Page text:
Reviewed by Doug Salvesen
October 22, 2000
Officers of the Court
One of the roles of an attorney is to be an advocate. To take up the cause of another person - and speak for that person - before a court or a jury. Generally, the attorney is expected to represent his or her client "zealously," which calls forth an image of a tenacious, frothing-at-the-mouth, briefcase-wielding fanatic who will do anything to win. You put two of these zealous advocates in the courtroom and let them battle it out. May the best case win - a kind of legal Darwinism. This is justice. Not pretty, huh?
What stops every case from turning into a World Wrestling Federation event is the caveat that attorneys are not merely advocates, but also that they are "officers of the court." This is simply an obscure way of saying that there are some limitations on that zealous representation stuff and that a lawyer has a larger responsibility towards the judicial system to ensure that he or she is fair. A lawyer cannot bring a case that he or she knows is groundless. A lawyer cannot knowingly make a false statement to the court. If the lawyer knows that there is case precedent that goes against the position he or she is arguing, the lawyer must inform the court of that precedent. These are the sort or Marquess of Queensberry rules of litigation.
This week's episode of The Practice is subtitled "Officers of the Court" and the two cases covered raise issues of the ethical obligations of lawyers that go beyond representing them in their court cases. In the first story, Jimmy Berluti is called back to represent Jennifer Cole. Berluti, you will remember last season, was arrested for allegedly soliciting Cole when, in reality, he was giving her twenty bucks for cab fare and telling her to go home and do her homework (or something like that). Now, Cole finds herself in the Big House, pregnant (which will be a recurring image this season, I am sure), and facing charges of possession of an illegal substance.
Cole's problem is that she is guilty of the charge that she is addicted to crack cocaine and had some in her possession when she was arrested. Guilty, guilty, guilty. But of course, Berluti gets the charges dismissed, because the arresting officer who patted Cole down says the reason he searched her parka's pockets was because he just knew that what he had felt when patting her down was a rock of crack the size of an aspirin, wrapped up in a paper bag - this was not a reasonable search.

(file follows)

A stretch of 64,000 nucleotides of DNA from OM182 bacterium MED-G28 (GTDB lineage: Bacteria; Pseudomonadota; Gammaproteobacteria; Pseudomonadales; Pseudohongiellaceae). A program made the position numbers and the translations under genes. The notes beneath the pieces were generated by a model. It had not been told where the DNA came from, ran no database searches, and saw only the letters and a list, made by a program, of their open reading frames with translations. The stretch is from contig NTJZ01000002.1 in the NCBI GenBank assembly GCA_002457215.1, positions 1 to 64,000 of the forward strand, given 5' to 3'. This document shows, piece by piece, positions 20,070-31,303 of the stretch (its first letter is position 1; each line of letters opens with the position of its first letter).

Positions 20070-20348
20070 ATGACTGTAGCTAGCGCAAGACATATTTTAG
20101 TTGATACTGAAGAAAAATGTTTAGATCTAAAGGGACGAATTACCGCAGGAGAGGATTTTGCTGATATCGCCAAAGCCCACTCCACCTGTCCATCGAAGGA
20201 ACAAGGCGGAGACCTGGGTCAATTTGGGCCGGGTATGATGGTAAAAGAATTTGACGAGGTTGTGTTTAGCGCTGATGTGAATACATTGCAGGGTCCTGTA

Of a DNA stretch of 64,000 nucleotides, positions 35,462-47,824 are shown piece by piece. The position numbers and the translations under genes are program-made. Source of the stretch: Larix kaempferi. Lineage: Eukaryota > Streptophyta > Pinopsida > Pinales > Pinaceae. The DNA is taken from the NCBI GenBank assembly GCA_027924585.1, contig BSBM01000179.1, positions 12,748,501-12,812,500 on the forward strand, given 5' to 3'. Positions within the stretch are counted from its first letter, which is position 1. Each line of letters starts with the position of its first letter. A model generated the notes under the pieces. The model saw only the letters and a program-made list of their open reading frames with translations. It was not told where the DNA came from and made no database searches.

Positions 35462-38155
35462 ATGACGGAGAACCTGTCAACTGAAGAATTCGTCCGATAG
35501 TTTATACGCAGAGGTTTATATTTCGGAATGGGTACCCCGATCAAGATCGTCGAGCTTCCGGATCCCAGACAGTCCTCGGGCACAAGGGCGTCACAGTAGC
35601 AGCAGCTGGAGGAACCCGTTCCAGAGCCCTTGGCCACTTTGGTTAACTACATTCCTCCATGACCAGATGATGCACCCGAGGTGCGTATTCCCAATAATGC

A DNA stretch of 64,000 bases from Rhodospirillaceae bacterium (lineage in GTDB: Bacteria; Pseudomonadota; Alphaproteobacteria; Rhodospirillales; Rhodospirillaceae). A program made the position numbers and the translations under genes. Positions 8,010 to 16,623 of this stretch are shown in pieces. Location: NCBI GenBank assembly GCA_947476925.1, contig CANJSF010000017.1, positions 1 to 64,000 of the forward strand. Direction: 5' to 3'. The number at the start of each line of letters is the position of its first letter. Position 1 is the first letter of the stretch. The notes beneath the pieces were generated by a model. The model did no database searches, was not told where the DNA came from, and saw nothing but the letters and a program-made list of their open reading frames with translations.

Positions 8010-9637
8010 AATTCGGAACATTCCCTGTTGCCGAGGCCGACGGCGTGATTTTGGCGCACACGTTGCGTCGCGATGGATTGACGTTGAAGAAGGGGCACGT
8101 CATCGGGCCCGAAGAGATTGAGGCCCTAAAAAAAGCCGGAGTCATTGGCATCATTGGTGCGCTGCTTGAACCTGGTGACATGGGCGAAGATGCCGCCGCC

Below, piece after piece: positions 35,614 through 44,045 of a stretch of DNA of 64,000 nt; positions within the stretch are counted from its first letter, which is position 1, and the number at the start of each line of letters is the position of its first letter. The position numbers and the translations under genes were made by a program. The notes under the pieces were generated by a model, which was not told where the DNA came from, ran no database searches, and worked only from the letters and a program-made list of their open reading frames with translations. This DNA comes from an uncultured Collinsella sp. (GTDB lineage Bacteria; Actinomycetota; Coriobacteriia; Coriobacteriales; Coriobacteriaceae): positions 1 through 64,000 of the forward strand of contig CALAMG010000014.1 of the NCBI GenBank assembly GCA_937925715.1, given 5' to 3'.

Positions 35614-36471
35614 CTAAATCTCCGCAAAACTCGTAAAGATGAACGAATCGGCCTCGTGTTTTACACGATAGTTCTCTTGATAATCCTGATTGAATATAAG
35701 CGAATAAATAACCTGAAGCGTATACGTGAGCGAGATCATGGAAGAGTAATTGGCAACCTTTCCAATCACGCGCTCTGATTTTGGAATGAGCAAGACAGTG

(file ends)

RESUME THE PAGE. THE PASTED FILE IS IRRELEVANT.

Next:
And was this good for Cole, that her charges were dismissed, I mean? Therein lies the dilemma. As her lawyer, Berluti should be seeking the best outcome for Cole. But what is the "best" thing for Cole? Is she better off getting off? Or is she better off getting arrested and being put in jail, under surveillance, so her addiction can be arrested?
The Assistant District Attorney agrees with the latter conclusion, and she has Cole arrested again on the obviously bogus charge of distributing to a minor. The theory being that Cole is taking the crack and distributing it to her unborn child. Clever, but too clever. Still, the ADA argues to Berluti that she is trying to help Cole and her baby, convincing him that this is the right thing to do. Berluti convinces Cole to plead guilty. Of course, the Judge knows that the charges would never stick anyways, and will have none of this. (The Judge does get to yell, "Chambers!" to the lawyers - which is always good for a laugh to me). Cole feels betrayed when she finds out Berluti has deceived her. She appoints another lawyer who argues to get her off, and the Judge throws the case out.
There are some judges here in Massachusetts who believe that a lawyer's responsibility to his or her client should go beyond the particular case or the particular charge. The thinking goes that in certain instances, the best advocacy for the client is to have the client walk away from a winning case, lose a case he or she would otherwise win, or plead to a criminal charge that he or she could beat - all for the larger good. Hmm.... makes you think.
I didn't think much of the second case, a continuation of the Jamison v. EPA saga in which Ellenor Frutt files a complaint against the Federal Court Judge who pressured (or blackmailed) her clients into accepting a reduction in the $72 million jury verdict they had won. One of the defense lawyers is called upon to testify and, as an "officer of the court," is reluctantly forced to acknowledge that he too perceived the Judge's actions to be in the blackmail range. The $72 million jury verdict is reinstated.
None of this was believable. While the judge perhaps used a phrase or two that was somewhat inappropriate, he didn't seem to cross a line to me. If he believes that the evidence did not support the verdict, and it didn't, he has an obligation as a judge to reduce it. As I pointed out last week, under current law, the case against the EPA was worth $0. In my opinion, the Judge was being kind by giving the Jamisons $400,000. It would be poetic justice (a whole other type of proceeding) if now that the case was reinstated, the new judge appointed to handle it threw it out entirely.
Don't count on it.
Doug Salvesen is an attorney with the law firm of Yurko & Perry in Boston. In his practice, Salvesen represents a mixture of clients, including businesses and individuals. A significant portion of his time is spent on pro bono matters, including law suits seeking to vindicate the civil rights of prisoners. He writes out each of his reviews of The Practice in long-hand.